NATO Chief Stresses The Need For American Leadership
RACHEL MARTIN, HOST:
In uncertain times, we need strong American leadership. NATO Secretary General Jens Stoltenberg wrote those words in a recent op-ed. He's been trying to reassure some of the 28 members of NATO that the United States is still committed to the military alliance. That's been tough following the election of Donald Trump, who once said he'd be OK if NATO broke up altogether.
We asked the NATO secretary general about the future leadership of the U.S. in the alliance.
JENS STOLTENBERG: Strong NATO, which provides strong deterrence, strong defense, is the best way to prevent a conflict. I'm absolutely confident that the United States will continue to provide that leadership because peace and stability in Europe is also important for the security of the United States.
MARTIN: You understand the kind of rhetoric Donald Trump has been using in relationship to NATO. He's been pretty explicit about what he thinks of the alliance. Here's a sample of what he said during the campaign.
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DONALD TRUMP: We pay so much disproportionately more for NATO. We are getting ripped off by every country in NATO where they pay virtually nothing most of them and we're paying a majority of the cost.
MARTIN: Do you agree with that that the U.S. has been paying more than its fair share and European countries have been getting the benefit of collective defense on the cheap?
STOLTENBERG: The message both from President Obama and from the incoming president, the president-elect Donald Trump, is actually the same. And that is that those NATO allies that spend less than 2 percent of GDP on defense, which is the NATO guideline, they should increase defense spending. But we have, for instance, the U.K., we have Poland, we have Estonia, we have some European allies which meet that guideline, which spend 2 percent of GDP on defense already.
And the others have started to increase, and that's good news.
MARTIN: But Donald Trump is drawing a connection between those payments and NATO's relevancy. He's called the alliance irrelevant. He's called it obsolete. Do you think the NATO partnership is particularly fragile now because of the incoming American president?
STOLTENBERG: President-elect Trump has clearly stated in phone calls with me and other European leaders that he will be committed to NATO, to the security guarantees and to a strong transatlantic bond between North America and Europe. So I'm actually confident...
MARTIN: He made that commitment to you in that phone call?
STOLTENBERG: He stated that very clearly. But this is, of course, important for Europe but it is also important for the United States. The first time we have invoked our collective defense skills was after an attack on 9/11 and hundreds of thousands of European soldiers have served in Afghanistan in the mission that was a direct response to an attack on the United States. This is about that we stand together and we support each other.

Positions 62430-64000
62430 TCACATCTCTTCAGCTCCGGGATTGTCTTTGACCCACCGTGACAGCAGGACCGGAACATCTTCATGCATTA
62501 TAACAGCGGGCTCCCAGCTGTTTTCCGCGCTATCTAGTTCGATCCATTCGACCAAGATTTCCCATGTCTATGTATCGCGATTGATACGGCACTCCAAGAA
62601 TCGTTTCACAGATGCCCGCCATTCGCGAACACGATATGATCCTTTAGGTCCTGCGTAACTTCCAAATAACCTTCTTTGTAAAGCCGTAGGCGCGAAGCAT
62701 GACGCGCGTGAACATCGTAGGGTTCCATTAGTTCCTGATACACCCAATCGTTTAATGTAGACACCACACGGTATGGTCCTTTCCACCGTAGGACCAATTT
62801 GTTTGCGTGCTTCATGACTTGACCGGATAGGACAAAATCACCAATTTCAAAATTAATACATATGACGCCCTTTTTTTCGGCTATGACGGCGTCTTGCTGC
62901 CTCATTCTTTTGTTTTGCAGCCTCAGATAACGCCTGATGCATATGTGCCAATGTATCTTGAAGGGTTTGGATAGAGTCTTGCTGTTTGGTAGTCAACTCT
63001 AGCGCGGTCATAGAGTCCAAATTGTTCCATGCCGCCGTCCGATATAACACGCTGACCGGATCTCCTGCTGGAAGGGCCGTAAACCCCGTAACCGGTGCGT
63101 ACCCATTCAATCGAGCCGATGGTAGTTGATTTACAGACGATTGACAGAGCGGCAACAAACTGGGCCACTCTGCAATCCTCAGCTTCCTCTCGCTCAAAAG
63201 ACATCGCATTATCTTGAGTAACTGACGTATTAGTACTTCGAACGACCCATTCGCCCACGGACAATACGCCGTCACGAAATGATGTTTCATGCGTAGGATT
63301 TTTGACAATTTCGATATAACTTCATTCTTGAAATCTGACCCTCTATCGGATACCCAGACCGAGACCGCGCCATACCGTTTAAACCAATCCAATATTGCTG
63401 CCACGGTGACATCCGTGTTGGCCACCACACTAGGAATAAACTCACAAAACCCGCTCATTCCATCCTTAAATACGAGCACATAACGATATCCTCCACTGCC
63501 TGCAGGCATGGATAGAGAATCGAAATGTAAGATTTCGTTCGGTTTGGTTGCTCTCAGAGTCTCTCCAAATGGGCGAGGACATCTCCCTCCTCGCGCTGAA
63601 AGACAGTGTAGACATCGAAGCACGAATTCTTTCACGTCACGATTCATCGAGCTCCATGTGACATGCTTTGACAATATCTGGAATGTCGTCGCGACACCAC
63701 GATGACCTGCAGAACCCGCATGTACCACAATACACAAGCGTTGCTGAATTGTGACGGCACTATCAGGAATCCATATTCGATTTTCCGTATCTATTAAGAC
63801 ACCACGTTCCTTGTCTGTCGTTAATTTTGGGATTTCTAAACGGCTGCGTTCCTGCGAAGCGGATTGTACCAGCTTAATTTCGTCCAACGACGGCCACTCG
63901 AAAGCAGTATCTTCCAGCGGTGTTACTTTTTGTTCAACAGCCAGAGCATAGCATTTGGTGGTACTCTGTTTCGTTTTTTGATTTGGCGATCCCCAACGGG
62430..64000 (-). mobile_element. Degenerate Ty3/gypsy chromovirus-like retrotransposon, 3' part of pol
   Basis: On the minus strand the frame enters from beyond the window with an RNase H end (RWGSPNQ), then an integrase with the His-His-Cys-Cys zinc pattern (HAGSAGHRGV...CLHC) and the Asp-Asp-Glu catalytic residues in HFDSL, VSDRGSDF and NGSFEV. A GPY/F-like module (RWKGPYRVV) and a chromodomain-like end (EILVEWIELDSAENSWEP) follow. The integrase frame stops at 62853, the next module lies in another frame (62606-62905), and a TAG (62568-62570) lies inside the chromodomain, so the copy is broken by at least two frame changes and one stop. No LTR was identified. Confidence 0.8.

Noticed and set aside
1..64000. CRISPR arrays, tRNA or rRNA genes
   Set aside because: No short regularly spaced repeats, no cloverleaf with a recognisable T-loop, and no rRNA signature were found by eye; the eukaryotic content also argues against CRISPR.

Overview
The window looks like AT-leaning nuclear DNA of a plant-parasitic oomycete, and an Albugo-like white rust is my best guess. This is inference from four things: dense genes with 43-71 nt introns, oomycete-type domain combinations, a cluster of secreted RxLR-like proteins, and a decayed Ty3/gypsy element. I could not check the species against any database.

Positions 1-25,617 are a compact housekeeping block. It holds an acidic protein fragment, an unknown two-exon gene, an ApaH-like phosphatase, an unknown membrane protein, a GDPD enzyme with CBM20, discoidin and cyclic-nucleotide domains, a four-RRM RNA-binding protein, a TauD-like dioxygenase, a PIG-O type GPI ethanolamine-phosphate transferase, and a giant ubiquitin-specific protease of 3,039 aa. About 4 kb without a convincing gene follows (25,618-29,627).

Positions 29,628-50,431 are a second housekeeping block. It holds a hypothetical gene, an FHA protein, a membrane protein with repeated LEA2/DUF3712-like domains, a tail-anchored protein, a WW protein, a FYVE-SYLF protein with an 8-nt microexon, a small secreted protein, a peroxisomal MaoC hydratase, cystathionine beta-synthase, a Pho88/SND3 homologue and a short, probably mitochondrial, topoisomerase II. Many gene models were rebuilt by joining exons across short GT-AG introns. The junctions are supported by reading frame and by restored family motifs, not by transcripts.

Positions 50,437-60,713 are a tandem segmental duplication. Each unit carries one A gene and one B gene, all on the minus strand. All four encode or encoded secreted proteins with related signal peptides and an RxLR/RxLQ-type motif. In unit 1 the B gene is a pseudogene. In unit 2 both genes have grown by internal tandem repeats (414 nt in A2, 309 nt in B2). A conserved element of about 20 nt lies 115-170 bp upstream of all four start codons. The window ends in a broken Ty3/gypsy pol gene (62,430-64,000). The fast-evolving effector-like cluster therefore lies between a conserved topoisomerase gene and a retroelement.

MARTIN: NATO will be deploying four battalions to Poland and the Baltic states, which essentially puts troops in Russia's backyard. The U.S. has two divisions in the region to deter Russia. Now you've got an incoming president who has spoken of forging a better relationship with Moscow. How does that complicate your mission?
STOLTENBERG: For us, there is no contradiction between strong defense, a predictable, firm approach to Russia and at the same time, have a dialogue with Russia. Actually, I believe that the only way we can have a dialogue with Russia is that we are strong, that we are united and based on that, that we sit down and talk to Russia.
MARTIN: American leaders have accused the Russian government of meddling in our most recent presidential election. Is that something that you are concerned about?
STOLTENBERG: Any outside interference in political processes or in election campaigns is unacceptable. Therefore, NATO is very focused especially on how we can strengthen our cyber defenses, how we can help NATO allies to defend their different systems and networks. This is now an issue which is, as I say, investigated and followed up by the intelligence community or intelligence services in the United States.
That's important or that takes place because we have to find out what happened and to hold those behind responsible.
MARTIN: NATO Secretary General Jens Stoltenberg. Thank you so much.
STOLTENBERG: Thank you so much.
[POST-BROADCAST CORRECTION: We incorrectly say the U.S. has two divisions in the region of Poland and the Baltic states. Those are actually brigades.] Transcript provided by NPR, Copyright NPR.